According to the book Real Love, unconditional love is, in essence, true love — so different from the kind of love most of us have known all our lives that it deserves a definition of its own. Unconditional love is caring about the happiness of another person without any thought for what we might get for ourselves. It’s unconditional love when other people care about our happiness unconditionally. Now for me this is slightly “touchy feely.” Even dipping into the conversation about love and true love and what is real love can give the impression that we’ve gone all soft and “hippie,” but it’s important for each of us to be aware of when we have experienced unconditional love, and more importantly, how to share it with another individual. I have been talking about this behaviour for years but only recently understood it on a deeper level and I realize there’s a lot more to it than we think.
It is not unconditional love when other people like us for doing what they want or because we give them what they demand of us. Under those conditions we’re just “paying” for love in a way (or literally in some cases) with what we do to get that attention. We can be certain that we’re receiving unconditional love only when we make foolish mistakes, when we fail to do what other people want, and even when we get in their way, but they don’t feel disappointed or irritated with us. When we make a seemingly poor choice about our lives, take a wrong turn, undo or sabotage our own happiness… its unconditional love that keeps them right there, not judging or punishing but loving without conditions. It’s that love alone that has the power to heal all wounds, bind people together, and create relationships quite beyond our present capacity to imagine.
To love another person under any circumstances is not relegated to passionate love either. It is not what the pop psychs refer to as “enabling” or just letting someone be discounting to us and you continue to accept the neglect. Unconditional love allows you to love yourself first, so that you have the strength of heart and mind to give the same to another person. Friends and family can be completely unconditional with their love for you, however it is pretty rare; we are programed to be conditional, to expect something in return for our love. I cannot say with complete confidence that we don’t place some degree of conditions on almost all our communication and interactions. We are quite specifically conditioned to only give love when we are reciprocated, and most often according to what we think is worthy of our love. Unconditional love is not a loan needing to be repaid, but a string-less gift of the heart – a gesture where only you benefit directly.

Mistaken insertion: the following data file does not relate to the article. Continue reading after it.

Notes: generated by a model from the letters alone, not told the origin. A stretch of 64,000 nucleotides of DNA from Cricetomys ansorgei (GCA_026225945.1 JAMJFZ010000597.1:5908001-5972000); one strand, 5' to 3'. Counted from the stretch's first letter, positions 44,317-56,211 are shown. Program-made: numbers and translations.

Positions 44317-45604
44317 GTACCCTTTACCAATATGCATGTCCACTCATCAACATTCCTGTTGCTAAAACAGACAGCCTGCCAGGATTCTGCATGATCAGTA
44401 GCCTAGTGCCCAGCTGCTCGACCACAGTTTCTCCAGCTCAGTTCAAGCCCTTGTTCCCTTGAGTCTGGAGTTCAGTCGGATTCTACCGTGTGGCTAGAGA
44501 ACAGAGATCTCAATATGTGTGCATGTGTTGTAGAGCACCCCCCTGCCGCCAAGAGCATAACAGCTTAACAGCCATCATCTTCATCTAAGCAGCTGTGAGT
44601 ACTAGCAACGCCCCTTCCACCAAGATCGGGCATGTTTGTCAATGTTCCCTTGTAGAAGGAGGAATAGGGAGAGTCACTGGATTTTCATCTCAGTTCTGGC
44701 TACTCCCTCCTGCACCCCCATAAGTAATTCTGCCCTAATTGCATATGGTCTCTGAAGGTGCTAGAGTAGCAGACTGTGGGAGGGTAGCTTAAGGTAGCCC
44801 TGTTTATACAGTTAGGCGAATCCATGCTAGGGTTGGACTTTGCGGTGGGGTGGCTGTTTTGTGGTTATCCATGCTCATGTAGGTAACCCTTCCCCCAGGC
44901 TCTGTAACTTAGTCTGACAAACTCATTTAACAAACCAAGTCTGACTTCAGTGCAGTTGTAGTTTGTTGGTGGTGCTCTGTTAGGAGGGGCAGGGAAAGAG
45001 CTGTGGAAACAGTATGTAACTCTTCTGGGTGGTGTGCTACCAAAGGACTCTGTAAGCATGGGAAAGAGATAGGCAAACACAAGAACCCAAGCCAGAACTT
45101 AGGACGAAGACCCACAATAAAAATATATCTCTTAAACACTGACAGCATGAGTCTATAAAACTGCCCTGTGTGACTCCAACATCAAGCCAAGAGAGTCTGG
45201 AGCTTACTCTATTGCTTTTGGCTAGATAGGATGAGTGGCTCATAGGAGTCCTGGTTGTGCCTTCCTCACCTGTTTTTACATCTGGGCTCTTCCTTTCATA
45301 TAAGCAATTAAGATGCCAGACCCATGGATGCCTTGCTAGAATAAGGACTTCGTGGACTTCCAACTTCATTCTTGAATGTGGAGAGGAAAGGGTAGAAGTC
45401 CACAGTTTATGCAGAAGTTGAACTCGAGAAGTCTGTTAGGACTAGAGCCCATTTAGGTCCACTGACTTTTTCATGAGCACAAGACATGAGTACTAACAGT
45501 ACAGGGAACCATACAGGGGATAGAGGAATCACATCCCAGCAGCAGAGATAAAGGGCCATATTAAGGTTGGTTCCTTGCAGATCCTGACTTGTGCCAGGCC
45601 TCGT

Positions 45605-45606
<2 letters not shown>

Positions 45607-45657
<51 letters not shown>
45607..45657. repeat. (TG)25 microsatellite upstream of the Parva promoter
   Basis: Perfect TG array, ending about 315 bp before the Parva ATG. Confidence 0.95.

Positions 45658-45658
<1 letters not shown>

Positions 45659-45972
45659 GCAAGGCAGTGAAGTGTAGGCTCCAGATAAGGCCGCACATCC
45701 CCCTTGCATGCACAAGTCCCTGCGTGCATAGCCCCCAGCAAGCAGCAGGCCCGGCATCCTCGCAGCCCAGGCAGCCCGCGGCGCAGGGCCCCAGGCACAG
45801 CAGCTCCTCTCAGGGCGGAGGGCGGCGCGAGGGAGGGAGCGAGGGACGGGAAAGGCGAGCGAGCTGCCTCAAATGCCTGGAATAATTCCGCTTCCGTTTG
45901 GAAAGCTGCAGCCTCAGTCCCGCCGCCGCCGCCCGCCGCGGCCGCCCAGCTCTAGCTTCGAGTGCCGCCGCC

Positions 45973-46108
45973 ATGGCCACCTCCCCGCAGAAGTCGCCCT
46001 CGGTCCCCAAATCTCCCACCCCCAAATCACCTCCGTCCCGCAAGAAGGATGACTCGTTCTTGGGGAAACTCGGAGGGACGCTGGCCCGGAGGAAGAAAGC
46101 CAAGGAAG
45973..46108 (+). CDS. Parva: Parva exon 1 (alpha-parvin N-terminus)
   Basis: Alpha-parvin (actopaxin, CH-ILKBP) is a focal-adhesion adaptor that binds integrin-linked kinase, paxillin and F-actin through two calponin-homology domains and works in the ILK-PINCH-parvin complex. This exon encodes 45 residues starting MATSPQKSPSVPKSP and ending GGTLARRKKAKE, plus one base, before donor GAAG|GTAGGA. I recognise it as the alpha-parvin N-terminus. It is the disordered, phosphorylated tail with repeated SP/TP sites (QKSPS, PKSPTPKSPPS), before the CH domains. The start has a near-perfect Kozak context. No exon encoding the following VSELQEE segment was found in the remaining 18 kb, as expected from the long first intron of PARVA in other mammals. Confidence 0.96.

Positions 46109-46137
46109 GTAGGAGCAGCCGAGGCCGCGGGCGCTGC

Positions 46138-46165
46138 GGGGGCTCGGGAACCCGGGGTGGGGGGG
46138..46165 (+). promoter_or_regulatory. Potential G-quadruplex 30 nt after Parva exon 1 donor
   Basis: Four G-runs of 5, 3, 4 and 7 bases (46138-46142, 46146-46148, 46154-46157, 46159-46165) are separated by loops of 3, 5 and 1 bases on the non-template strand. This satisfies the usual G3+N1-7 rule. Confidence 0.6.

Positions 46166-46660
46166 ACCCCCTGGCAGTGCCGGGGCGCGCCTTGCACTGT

On the occasion you are fortunate enough to be on the receiving end of such an act of thoughtfulness, the experience can be both endearing and a bit awkward — what do you do for someone who gives to you unconditionally of themselves and asks for nothing in return? Recently I had such an experience and it has given me a sense of value that is very treasured. Genuine unconditional love is a little strange to receive in our world of expectations and reactions, and yet if you allow yourself to be the receiver, I can tell you it’s pretty terrific.
So how do we love unconditionally?
- Loving unconditionally is more a behavior versus a feeling. Loving is the act of extending ourselves, vulnerabilities and all, into uncharted emotional territory with the belief that regardless of the outcome, we want to benefit another person. Imagine love as a behaviour in and of itself, with the satisfaction being that feeling you get when you act a certain way for them, not when someone else acts a certain way to you. This becomes a pure act of generosity.